“Okay mother Johnson,” he said.
The cop pulled along beside us and eyed us suspiciously. My friend Dan, recently hired as an elementary school principal, considered the scenario in which he was arrested. Bob told Dave to relax. Bob said that he would talk to the cop about the possibilities in this encounter, specifically the ones in which he let us go. Fortunately, It never came to that. The policeman passed with a shake of his head.
“So that’s Jupiter, huh?”
“What are those mountains called?”
And on it went.
At some point the sun went down. We drove on through the night. We reached North fork around 11 P.M.
The Salmon river is a class III-IV river, but the road to the launch is class V, bordered on one side by rocks that have rolled off the mountain and on the other side by a steep plunge into the river. Somewhere along the road my edge disappeared. Even beyond the top heavy sway of the vehicle, I felt the tail end begin to sashay around the corners.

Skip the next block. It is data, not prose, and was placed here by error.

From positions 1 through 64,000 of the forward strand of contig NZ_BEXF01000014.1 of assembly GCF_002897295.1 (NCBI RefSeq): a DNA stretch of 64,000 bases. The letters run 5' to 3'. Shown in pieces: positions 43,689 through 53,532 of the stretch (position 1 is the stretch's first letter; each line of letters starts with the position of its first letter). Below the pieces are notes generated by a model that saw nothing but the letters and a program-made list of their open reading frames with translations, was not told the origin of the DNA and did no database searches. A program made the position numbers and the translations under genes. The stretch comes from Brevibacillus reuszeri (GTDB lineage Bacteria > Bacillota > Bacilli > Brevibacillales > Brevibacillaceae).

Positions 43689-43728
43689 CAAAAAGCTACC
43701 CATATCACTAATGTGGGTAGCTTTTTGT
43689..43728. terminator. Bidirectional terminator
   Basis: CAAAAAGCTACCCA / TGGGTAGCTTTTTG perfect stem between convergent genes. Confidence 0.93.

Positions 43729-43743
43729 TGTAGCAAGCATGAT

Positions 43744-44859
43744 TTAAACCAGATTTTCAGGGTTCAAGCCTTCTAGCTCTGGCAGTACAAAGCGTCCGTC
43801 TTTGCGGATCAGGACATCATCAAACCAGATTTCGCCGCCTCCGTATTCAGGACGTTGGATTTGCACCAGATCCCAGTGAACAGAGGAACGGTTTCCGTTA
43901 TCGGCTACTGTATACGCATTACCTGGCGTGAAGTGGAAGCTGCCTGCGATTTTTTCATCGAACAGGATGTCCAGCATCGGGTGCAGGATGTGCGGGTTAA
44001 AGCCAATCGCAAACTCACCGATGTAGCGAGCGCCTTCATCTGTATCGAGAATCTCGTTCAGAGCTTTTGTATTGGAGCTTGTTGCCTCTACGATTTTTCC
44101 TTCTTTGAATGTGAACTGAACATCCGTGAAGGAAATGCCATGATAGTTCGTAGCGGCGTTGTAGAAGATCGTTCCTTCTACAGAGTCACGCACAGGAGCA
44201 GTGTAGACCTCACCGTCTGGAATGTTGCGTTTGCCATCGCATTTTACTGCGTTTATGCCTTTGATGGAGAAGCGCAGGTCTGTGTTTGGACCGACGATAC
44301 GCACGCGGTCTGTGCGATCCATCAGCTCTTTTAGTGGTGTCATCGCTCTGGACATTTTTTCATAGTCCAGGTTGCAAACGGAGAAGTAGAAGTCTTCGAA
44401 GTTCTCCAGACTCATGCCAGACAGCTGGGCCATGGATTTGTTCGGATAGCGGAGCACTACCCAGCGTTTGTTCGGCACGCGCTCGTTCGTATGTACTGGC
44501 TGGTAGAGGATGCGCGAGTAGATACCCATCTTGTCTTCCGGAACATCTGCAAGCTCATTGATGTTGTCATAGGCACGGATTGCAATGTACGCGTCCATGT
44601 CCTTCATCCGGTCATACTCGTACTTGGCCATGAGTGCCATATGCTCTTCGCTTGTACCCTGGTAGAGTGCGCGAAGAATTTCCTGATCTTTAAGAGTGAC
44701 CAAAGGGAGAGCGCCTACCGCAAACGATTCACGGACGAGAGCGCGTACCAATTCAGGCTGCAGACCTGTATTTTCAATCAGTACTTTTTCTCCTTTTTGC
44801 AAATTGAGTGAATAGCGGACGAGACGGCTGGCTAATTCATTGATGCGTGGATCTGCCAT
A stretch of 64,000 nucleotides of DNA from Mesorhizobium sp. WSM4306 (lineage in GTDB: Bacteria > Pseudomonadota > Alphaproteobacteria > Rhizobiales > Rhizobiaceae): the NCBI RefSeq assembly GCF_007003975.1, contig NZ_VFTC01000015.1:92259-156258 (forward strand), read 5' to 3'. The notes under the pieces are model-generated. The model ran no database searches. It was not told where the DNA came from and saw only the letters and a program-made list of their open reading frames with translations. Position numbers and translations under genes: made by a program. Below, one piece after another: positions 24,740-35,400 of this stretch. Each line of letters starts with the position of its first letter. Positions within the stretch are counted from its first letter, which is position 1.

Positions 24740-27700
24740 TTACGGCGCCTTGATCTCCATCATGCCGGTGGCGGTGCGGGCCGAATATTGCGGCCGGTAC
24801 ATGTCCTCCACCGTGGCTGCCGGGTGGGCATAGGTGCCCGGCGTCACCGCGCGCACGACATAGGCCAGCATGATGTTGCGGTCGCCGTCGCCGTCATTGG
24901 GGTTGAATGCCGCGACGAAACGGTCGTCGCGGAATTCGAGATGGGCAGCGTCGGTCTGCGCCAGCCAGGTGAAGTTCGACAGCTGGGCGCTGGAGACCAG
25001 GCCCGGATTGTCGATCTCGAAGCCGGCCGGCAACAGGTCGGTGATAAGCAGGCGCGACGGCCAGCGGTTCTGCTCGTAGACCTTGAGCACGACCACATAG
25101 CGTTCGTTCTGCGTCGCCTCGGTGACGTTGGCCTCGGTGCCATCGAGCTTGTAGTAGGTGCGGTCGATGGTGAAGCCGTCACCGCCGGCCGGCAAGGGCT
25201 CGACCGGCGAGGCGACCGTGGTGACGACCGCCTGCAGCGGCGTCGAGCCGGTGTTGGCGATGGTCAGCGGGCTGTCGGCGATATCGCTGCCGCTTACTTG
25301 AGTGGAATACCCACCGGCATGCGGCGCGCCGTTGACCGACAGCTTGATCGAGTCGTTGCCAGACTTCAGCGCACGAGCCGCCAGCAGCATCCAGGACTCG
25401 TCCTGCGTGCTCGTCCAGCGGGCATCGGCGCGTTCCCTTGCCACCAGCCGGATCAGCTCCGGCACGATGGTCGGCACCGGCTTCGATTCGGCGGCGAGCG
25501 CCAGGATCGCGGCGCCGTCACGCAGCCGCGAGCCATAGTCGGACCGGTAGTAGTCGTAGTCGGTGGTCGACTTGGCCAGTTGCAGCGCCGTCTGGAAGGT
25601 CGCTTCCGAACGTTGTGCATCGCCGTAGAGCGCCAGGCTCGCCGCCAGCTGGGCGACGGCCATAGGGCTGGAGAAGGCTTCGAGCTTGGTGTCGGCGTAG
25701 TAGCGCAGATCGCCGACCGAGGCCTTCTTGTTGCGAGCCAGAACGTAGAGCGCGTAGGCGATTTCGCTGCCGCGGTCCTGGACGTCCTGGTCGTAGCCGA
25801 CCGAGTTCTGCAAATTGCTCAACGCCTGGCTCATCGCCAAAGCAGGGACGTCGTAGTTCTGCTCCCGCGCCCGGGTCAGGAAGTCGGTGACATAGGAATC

I swore a tire was going flat but nobody wanted to check. The general consensus was that Mother Johnson had been driving too long.
A better solution was to let someone else drive.
My friend Justin took over for the final twenty miles while Bob punched his radio that had played the same Aerosmith song a dozen or so times in a row. Between jabs, he railed against cheap foreign labor. Not fake punches either, real punches–repeated closed fist punches–to the point that the three of us looked at each other and wondered if we should intervene.
We arrived at Corn Creek Boat launch at two in the morning and crashed, exhausted.
The next morning a flat tire on the Suburban vindicated my suspicion.
“See, I told you.”
In a zombie state we unloaded my gear from the Suburban, then I walked to my vehicle that I had left at the launch a week earlier.
I returned with bad new and worse news.
The bad news was that I had my own flat tire. The worse new was that my battery was dead.